Court opens door for foreign-trained doctors to begin careers in SA
Share this article:
Pretoria - At least 109 foreign trained doctors are a step closer to alleviate the critical shortage of doctors in the country.
This after the Gauteng High Court, Pretoria, gave them the green light to either write the theoretical or do practical components of their board examinations.
These doctors have been unable to work – some for years – following red tape by the Health Professions Council of South Africa (HPCSA), which barred them from practising in the country because of certain policy guidelines.
They launched urgent court proceedings in a bid to get registered as medical professionals. Some said they have been sitting at home since 2019, after returning from studying at various medical institutions abroad.
In an urgent application which was not opposed by the HPCSA, nor in which they had filed any papers explaining the situation, the court interdicted the HPCSA from invoking the provisions of the Registration of Pathway for South African citizens who hold foreign medical qualifications.
The New Pathway Policy guidelines were earlier overturned during another unrelated court application, but the HPCSA still insisted that they be followed by the qualified doctors who returned to the country.
But after their victory last week over the medical watchdog, the doctors can now sit for their theory and practical exams this month. This will enable them to register with the HPCSA and proceed with their medical careers in South Africa.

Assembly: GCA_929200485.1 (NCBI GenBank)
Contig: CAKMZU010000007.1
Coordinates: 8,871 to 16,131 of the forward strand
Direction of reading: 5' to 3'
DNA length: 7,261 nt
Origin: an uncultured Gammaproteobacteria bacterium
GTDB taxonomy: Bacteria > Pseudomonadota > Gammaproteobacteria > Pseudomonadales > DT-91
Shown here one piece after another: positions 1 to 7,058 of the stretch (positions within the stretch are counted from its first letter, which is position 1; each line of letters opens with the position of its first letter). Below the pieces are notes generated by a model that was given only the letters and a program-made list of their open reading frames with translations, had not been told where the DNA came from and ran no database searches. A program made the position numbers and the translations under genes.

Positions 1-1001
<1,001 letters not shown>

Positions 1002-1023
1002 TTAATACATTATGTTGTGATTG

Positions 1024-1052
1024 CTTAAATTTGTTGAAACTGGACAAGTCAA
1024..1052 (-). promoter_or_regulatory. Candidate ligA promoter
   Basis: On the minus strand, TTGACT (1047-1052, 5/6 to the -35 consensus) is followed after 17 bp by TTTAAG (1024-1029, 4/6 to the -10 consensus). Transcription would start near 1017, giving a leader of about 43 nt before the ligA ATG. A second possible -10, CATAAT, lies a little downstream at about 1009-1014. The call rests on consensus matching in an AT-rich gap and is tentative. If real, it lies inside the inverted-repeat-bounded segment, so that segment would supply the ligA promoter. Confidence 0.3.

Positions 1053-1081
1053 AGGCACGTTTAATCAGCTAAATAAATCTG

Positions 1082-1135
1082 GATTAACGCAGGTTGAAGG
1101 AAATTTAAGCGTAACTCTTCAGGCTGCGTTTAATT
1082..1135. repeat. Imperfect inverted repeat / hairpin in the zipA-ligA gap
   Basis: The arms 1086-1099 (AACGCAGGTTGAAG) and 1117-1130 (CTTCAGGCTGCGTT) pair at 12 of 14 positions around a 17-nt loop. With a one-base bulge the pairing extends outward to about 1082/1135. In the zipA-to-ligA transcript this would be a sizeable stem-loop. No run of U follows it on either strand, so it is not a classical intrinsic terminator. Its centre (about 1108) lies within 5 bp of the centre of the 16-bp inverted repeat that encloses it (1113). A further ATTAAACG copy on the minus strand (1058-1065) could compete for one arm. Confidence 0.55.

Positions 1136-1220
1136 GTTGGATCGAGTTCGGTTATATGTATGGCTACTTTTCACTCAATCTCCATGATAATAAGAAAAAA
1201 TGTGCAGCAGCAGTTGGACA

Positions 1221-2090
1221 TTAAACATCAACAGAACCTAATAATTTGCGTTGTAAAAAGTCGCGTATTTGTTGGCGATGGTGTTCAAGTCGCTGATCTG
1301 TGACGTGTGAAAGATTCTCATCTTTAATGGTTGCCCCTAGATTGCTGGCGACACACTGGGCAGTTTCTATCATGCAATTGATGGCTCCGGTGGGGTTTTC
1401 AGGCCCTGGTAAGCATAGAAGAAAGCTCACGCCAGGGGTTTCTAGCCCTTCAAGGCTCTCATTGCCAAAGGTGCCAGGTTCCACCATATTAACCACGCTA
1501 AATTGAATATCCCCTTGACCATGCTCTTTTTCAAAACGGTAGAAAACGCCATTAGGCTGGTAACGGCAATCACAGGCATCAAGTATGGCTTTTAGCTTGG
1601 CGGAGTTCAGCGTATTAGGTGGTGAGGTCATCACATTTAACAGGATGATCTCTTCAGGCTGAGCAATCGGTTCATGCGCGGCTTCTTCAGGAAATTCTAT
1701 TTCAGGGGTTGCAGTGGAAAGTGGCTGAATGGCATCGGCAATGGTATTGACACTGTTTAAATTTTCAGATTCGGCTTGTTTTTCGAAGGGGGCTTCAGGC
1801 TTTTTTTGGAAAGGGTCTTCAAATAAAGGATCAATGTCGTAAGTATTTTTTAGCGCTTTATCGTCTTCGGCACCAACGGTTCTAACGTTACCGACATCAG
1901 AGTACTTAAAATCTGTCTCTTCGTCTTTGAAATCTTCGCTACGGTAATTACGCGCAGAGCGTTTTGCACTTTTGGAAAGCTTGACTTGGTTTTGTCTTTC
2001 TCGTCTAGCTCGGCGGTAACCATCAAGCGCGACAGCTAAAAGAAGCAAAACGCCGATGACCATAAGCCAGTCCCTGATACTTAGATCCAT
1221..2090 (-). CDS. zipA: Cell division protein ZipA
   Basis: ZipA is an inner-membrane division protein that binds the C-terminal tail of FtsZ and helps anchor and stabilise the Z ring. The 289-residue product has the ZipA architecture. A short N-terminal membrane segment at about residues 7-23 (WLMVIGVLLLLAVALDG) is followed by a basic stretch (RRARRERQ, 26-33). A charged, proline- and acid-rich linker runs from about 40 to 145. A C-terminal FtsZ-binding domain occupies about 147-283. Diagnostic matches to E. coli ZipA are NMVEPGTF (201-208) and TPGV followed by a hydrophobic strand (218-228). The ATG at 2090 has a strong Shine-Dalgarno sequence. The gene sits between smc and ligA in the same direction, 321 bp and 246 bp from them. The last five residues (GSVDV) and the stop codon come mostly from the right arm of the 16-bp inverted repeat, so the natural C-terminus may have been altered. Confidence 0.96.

The group said, in court papers, that they have been in limbo for up to two years and could not earn an income from their profession.
The doctors said that they desperately wanted to write the clinical exams required for foreign-trained doctors, so that they could get on with their lives
The medical watchdog barred them from being registered as health practitioners on the basis that they must follow the provisions of the New Pathway Policy Guideline.
Dr Nabiela Ragooloo, who qualified at the Anna Medical College in Mauritius in 2019, stated that she and other applicants were anxiously waiting to practise medicine.
She said because the country desperately needed doctors, it was in the public interest that foreign-qualified doctors wrote the necessary exams so they could formally register with the HPCSA.
All the applicants are South African citizens and have graduated from medical training institutions based in China, Mauritius, Romania, Ukraine and Malaysia.
Ragooloo said it was apparent that the hindrance to the registration of foreign-qualified doctors was caused by the implementation of the New Pathway Policy guideline.
Since this guideline was no longer applicable because it was earlier overturned by the court, the HPCSA has not invited them to sit for the exams.
All their repeated enquiries in this regard remained unanswered by the medical watchdog, and they had no choice but to turn to the court, she said.
In addition, they had all studied overseas on student visas, which were only valid until they graduated, which meant they had to come back home and earn a living in their home country.